Gilded pumpkins are a beautiful Halloween alternative to the standard carved Jack o’ Lantern. Antiqued gold leaf transforms the common pumpkin into something extraordinary.
Because the insides of decorated pumpkins are not exposed to air like their carved counterparts, gold leaf pumpkins will last a lot longer, usually about a month. This means they can adorn your home for both Halloween and Thanksgiving. Since it does require some time investment, you may even want to consider gilding an artificial pumpkin so you can keep your work of art for next year.
- Pumpkin (natural or artificial)
- Gold leaf kit (includes gold leaf sheets, adhesive size and sealant)
- Paint brushes (foam and bristle)
- Red basecoat (optional)
- Antiquing glaze (optional)
- Cheesecloth (optional)
How to Make Gold Leaf Pumpkins
You will need to decorate your pumpkin in two stages. It doesn’t matter if you work top to bottom, bottom to top or side to side so long as you let your pumpkin dry thoroughly between each stage.
Wash and thoroughly dry your pumpkin. Starting with a clean, dry surface is ideal and helps everything stick to the pumpkin better.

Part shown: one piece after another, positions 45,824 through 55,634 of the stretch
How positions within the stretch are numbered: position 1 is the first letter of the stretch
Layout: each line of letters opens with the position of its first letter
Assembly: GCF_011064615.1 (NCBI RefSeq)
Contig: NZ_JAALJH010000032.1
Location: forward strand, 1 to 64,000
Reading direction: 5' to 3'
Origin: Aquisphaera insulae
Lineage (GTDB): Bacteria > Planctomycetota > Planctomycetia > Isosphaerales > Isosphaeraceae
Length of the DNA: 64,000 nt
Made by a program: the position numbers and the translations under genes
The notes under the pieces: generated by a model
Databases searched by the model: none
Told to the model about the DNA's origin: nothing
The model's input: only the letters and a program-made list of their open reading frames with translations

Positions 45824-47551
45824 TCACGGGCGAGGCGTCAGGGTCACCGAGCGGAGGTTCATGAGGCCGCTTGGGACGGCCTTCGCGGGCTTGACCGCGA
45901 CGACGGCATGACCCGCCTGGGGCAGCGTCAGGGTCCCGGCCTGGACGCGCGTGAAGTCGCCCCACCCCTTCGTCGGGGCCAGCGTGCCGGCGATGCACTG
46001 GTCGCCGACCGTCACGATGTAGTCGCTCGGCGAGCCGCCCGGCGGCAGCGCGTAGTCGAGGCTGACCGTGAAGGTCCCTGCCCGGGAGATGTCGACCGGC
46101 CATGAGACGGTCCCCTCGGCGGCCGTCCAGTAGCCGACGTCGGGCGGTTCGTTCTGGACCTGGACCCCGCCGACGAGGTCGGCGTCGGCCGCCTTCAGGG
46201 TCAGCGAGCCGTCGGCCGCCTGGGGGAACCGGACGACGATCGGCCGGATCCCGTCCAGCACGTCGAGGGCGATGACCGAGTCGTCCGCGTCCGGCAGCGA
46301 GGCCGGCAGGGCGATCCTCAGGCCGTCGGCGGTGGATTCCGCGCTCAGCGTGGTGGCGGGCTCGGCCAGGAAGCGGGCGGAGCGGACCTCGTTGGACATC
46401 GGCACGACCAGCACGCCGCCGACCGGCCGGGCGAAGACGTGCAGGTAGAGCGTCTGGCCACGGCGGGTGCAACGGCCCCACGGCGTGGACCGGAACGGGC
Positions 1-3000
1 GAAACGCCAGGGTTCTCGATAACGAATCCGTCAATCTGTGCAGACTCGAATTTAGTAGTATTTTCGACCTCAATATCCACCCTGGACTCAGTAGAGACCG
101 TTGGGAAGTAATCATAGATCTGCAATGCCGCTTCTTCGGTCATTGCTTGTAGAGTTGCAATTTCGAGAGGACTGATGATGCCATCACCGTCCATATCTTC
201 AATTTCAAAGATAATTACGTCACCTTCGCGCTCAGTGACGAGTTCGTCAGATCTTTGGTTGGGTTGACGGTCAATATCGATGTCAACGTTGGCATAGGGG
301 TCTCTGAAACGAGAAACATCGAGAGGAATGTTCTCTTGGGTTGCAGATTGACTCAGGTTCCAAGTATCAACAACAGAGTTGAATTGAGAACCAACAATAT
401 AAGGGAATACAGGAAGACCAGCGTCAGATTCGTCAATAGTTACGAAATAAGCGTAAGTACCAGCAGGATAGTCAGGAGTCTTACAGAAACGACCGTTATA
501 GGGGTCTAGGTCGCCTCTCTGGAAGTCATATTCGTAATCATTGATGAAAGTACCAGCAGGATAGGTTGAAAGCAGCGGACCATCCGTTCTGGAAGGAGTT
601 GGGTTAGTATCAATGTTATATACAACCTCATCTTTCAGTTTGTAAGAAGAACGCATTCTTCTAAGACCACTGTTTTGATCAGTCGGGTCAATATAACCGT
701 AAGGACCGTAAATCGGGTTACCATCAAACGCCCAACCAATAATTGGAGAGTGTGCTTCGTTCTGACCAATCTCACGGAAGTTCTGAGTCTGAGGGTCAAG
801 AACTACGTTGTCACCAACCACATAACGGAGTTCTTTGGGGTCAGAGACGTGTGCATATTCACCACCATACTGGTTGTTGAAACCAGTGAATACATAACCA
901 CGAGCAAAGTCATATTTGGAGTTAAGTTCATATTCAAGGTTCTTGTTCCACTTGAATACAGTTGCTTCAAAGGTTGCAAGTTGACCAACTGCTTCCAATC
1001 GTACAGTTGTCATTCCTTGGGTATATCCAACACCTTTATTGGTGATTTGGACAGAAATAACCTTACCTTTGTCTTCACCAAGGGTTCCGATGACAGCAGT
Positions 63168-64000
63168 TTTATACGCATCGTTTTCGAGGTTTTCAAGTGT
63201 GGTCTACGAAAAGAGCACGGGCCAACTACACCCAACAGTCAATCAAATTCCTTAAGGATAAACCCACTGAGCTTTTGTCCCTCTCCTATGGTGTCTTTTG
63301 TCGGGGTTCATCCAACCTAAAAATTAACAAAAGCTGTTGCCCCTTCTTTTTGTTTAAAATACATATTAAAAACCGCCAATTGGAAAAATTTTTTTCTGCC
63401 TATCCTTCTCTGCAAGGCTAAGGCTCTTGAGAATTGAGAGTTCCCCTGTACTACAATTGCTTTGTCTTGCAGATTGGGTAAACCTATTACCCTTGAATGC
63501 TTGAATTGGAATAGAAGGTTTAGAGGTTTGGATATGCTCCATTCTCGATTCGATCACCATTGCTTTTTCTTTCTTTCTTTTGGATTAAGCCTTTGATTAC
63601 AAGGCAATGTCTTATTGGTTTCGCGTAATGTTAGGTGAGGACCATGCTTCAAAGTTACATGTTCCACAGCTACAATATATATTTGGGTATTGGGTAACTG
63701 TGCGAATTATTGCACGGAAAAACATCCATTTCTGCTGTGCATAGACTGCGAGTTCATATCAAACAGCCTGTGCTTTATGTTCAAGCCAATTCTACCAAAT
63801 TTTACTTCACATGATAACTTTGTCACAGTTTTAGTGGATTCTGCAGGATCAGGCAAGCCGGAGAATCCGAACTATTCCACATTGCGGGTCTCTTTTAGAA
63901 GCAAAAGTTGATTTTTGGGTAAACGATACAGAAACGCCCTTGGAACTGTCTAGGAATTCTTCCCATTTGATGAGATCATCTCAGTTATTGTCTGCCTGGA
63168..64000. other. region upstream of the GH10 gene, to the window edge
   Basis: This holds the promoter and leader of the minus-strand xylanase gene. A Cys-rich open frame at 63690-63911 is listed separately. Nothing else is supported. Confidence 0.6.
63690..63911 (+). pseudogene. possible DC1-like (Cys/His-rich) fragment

STEP 2: (optional)
Traditionally objects being gilded were prepared by applying a red basecoat. Red Oxide was the medium of choice by gilders because it enhanced the natural brilliance of the gold and this technique was referred to as ‘Old World Gilding’.
Because I’m a purist at heart I love to include this step. The natural orange color of the pumpkin probably will enhance the gold but for a truly antique look it’s best to start with a red basecoat.
I brushed this on in two stages starting with the top half and then completing the bottom half after the top was dry.
Once your basecoat is dry you can apply the adhesive size. It goes on kind of milky and then dries sticky and clear. I decided to start with the bottom third of the pumpkin.
Apply a sheet of gold leaf over the sticky adhesive. Run a dry brush over top to help stick the leaf onto the adhesive. Tear off any excess leaf and set this aside for later.
Repeat steps 3 & 4 with the rest of the pumpkin.
Check for any areas you may have missed. I like to let a little bit of the red basecoat show through the cracks but if there are any large gaps then now is the time to fix this. Apply adhesive size to the gaps, if needed, and then use your leftover gold leaf scraps to fill in the gaps.
Use your dry brush to brush off any excess gold leaf.
Apply a coat of sealant to one half of your pumpkin and then the other half once the first half is dry.
If you like the bright appearance of your pumpkin you can stop right now and you’re done. But if you want an antique look then keep going with the next steps.
Apply a final coat of the sealant.